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The Disadvantages of Dropshipping

Mar 27, 2018 9:56:14 AM

After a brand decides to take its Amazon strategy to the next level, it’s time to optimize the fulfillment and distribution process. While the buying process on Amazon is remarkably efficient and customer-friendly, what comes next can be confusing and time consuming for both the buyer and the seller.

Let’s take a look at dropshipping. This happens when a brand is actively running its seller account on an online e-commerce platform, but it contracts out fulfillment services to a third party. While this takes the hassle out of the initial order distribution, it can create confusion and uncertainty down the road. Below, we’ll look at some of the disadvantages of dropshipping and share how brands can find other ways to optimize fulfillment operations.


Customer Service Issues

While dropshipping sounds like a convenient operation up front, having two different teams responsible for separate parts of the fulfillment processes can mean customer confusion down the road. If a customer receives a damaged package, for example, they would likely take their issue to the seller, even though the seller didn’t actually ship the product. This means that the seller can’t answer all of the questions a customer may have, causing the customer to lose faith in the seller and have yet another conversation with a different service rep.  


Diminishing Profit Margins

Dropshipping offers a complicated situation when it comes to saving and spending money. On one hand, brands can save money by not packaging and shipping the orders themselves. On the other hand, however, brands miss out on fulfillment deals and discounts that could help to improve profit margins. Adding to the costs, dropshipping companies tend to charge per-item prices instead of in bulk, which can really add up for brands.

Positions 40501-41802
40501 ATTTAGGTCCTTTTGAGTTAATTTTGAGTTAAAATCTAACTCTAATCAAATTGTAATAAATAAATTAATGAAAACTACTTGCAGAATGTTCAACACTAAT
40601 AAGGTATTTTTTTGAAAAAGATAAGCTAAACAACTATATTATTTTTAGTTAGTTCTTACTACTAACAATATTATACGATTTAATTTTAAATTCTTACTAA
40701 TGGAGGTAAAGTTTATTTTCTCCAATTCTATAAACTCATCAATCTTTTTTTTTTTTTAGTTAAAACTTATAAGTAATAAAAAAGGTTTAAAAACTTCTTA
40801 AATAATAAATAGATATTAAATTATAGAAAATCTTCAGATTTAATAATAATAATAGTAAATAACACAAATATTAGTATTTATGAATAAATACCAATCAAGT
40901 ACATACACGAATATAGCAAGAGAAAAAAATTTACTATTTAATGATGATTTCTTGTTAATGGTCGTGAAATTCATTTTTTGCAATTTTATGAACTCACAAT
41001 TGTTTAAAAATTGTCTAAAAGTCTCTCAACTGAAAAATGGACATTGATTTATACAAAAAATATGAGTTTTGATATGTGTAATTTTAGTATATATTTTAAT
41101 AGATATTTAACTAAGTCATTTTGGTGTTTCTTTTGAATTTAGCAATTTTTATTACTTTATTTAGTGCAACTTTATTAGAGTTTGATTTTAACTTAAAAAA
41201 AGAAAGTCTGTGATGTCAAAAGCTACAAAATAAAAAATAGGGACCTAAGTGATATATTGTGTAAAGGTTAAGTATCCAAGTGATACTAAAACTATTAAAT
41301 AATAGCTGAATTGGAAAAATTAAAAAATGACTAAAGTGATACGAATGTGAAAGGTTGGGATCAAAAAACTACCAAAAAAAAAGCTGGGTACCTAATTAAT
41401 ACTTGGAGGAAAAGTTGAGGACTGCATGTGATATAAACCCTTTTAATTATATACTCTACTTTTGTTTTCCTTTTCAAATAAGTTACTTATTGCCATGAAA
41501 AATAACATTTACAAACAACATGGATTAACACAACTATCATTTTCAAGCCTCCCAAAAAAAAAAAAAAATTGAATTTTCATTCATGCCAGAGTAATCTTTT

Decreased Seller Rating

With another party handling distribution and fulfillment, brands can miss out on a critical part of the Amazon seller relationshipthe seller ratings. Brands leveraging dropshipping have zero control over how or when packages arrive, and they can’t add personal touches like thank you notes or branded containers. Instead, brands have to rely solely on their dropshipping partners, which can negatively impact seller feedback and ratings from consumers.


Lack of Visibility into Product Supply

When a brand is actively selling a product, but a separate party is fulfilling the orders, there are often miscommunications over the status of supply and demand. This can easily lead to slip-ups in the fulfillment process and can even lead to empty warehouses. A brand and its dropshipping partners must be in constant lockstep on where units stand, whether they’re in warehouses, returned to a physical store, or are in transit.


Never Worry About Dropshipping Again

At the end of the day, leveraging a dropshipping relationship to optimize fulfillment operations can be more trouble than it is worth. Working with a dedicated sales partner takes dropshipping out of the equation entirely. The team at SupplyKick manages both the selling and fulfillment operations so your team just has to work on developing amazing products. Get started today.

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